Islamic Fundamentalists Being Pushed Back By French Troops in Mali Civil War
One thousand French and 200 Malian troops took control of a Timbuktu airport from Islamic militants and are now fighting their way into the center of the city without any resistance so far, according to Reuters.
Malian and French forces have been fighting alongside one another in a battle against the Islamists who have been controlling northern Mali for months.
Although French President Francois Hollande refuses to speculate how long the French intervention could continue, he declared, "We are winning in Mali” at a news conference.
The U.S. also stepped its involvement in Mali, supporting the French military by aiding in refueling missions, though U.S. policy prohibits the country from allowing any direct military aid to Mali considering that the current government in power is the result of a coup. Official support to the Malian government can only be allowed if the leaders are chosen through an election.
The U.S. is supporting the French and Malian forces through intelligence and airlift support regardless. According to CNN, the U.S. Air Force has flown at least seven C-17 cargo missions into Mali, carrying mainly French troops and 168 tons of equipment.
Securing heavily populated areas and destroying the militants’ bases is clearly one of France’s main goals, and they have been achieving this by making advances in stages. This was seen in the re-taking of Gao this weekend, which, similar to Timbuktu, began with the French-led forces taking control of the airport before moving on to the main bridges and then the rest of the town.
The Islamic extremists took control of a large part of northern Mali last year following a military coup, and banned music, smoking, alcohol, and television, along with destroying historic sites such as tombs and shrines.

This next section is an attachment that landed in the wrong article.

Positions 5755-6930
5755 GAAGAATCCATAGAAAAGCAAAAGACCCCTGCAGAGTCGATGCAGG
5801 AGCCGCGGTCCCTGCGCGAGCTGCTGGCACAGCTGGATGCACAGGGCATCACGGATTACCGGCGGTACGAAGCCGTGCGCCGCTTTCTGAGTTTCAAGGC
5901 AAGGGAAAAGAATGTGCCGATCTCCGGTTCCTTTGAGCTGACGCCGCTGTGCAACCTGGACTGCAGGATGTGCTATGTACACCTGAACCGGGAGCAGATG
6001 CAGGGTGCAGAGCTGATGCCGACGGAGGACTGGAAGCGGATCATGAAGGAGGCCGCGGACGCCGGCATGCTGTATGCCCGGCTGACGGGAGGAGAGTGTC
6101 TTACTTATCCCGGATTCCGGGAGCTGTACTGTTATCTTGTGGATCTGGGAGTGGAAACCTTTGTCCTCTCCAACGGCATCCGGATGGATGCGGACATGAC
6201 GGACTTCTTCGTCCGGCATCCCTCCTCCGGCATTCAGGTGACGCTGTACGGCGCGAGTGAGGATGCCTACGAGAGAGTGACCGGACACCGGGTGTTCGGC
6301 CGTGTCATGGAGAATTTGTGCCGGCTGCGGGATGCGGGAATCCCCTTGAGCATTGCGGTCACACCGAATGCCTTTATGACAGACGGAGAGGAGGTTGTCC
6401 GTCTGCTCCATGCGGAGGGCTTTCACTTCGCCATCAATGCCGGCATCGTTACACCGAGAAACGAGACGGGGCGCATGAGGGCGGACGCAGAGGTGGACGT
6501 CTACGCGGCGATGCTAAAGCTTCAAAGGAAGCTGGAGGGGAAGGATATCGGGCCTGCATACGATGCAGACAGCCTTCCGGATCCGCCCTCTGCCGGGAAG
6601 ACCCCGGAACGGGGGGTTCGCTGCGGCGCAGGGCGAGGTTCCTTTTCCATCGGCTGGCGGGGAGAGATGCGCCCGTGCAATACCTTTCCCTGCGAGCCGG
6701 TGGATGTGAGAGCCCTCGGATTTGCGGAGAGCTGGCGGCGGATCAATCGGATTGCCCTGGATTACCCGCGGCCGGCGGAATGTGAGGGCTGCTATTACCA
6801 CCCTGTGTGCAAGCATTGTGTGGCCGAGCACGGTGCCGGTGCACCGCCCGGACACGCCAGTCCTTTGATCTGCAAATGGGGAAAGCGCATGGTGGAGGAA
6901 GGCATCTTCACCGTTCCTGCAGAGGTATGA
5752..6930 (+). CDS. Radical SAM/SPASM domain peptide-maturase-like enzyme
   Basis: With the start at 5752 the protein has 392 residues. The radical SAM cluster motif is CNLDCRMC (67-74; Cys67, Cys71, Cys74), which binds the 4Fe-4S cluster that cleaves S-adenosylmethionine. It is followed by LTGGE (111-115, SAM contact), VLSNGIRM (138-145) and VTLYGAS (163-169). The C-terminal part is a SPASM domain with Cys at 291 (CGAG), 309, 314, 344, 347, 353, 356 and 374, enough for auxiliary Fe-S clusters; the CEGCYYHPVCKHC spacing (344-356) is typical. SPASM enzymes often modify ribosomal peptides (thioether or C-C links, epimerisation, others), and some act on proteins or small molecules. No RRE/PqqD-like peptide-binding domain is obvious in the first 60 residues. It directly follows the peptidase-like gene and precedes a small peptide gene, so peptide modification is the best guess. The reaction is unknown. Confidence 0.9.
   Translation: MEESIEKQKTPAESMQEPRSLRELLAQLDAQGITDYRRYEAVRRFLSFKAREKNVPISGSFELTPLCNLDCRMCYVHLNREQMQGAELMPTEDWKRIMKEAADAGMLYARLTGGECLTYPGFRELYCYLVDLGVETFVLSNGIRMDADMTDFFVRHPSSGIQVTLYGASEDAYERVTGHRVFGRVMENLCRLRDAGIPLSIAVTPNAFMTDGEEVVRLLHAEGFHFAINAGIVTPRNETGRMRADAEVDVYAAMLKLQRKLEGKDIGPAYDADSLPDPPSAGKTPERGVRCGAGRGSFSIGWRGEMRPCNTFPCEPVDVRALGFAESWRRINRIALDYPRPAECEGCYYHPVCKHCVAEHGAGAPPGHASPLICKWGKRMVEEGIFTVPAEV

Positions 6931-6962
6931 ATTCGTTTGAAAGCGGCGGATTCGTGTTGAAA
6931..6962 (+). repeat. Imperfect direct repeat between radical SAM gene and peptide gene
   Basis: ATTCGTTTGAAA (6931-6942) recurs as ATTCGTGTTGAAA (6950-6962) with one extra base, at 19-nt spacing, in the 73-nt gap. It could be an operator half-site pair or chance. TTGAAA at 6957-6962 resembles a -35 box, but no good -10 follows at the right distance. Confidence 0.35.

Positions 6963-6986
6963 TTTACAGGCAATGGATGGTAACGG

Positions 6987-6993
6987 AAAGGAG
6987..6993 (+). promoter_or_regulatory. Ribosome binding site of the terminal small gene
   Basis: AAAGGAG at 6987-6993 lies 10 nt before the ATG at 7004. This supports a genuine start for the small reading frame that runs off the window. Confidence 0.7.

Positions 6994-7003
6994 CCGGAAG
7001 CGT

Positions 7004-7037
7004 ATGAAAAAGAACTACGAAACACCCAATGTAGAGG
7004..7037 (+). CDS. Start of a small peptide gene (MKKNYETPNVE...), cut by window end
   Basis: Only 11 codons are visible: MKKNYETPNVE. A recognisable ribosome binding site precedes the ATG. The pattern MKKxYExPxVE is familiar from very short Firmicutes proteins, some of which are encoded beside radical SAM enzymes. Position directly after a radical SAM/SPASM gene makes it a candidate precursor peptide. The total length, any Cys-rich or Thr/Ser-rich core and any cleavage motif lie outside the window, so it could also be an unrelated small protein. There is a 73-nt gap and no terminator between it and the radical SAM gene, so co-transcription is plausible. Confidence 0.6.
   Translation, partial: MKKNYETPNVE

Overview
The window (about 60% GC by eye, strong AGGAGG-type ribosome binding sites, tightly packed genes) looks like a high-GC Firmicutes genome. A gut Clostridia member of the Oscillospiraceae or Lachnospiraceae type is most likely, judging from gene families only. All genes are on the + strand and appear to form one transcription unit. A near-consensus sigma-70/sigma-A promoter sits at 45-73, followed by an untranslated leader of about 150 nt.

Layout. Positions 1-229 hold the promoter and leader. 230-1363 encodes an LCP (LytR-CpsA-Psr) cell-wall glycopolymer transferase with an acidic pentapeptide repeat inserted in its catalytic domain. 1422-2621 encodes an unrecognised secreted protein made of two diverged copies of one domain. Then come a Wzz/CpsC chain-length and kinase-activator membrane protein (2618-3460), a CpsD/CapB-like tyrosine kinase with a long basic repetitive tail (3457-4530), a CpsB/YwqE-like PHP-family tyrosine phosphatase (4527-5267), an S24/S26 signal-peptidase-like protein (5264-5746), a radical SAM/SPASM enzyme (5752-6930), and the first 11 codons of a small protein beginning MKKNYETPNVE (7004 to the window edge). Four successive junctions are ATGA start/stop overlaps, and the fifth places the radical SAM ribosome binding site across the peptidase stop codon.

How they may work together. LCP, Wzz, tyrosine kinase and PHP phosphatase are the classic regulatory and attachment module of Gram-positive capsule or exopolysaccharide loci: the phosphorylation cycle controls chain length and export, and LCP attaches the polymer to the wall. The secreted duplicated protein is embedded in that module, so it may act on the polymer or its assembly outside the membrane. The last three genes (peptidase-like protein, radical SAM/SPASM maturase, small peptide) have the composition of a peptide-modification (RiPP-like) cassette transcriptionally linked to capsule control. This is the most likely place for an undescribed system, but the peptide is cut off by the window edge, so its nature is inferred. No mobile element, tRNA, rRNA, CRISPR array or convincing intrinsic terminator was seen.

As the crowds celebrated in Gao, many smoked cigarettes, men wore shorts and women went unveiled for the first time since the Islamists’ had imposed strict sharia law.
"Now we can breathe freely," said Hawa Toure who donned a colorful traditional African robe formerly banned for being too revealing. "We are as free as the wind today. We thank all of our friends around the world who helped us," she said.
The French are also no longer the only foreign troops as many other countries in the region have also joined them. Between 700 and 800 troops from Benin, Nigeria, Togo, and Burkina Faso have arrived, and up to 2,000 troops from Chad are en route.
However, the fear of guerrilla warfare is still only too present, making it difficult for locals to celebrate their victories for too long.
"No-one believes the rebels will give up without resisting," a refugee from Timbuktu told the Atlantic Wire. "They may be regrouping for an attack, there is fear of a guerrilla war."
Moreover, once the rebels are defeated, the French will have to maintain a presence in Mali until a stable government is set up to ensure that the Islamist militants do not return. And as we have seen in Afghanistan, this could take much longer than the French had initially intended, and could also lead to far more casualties than what is seen now.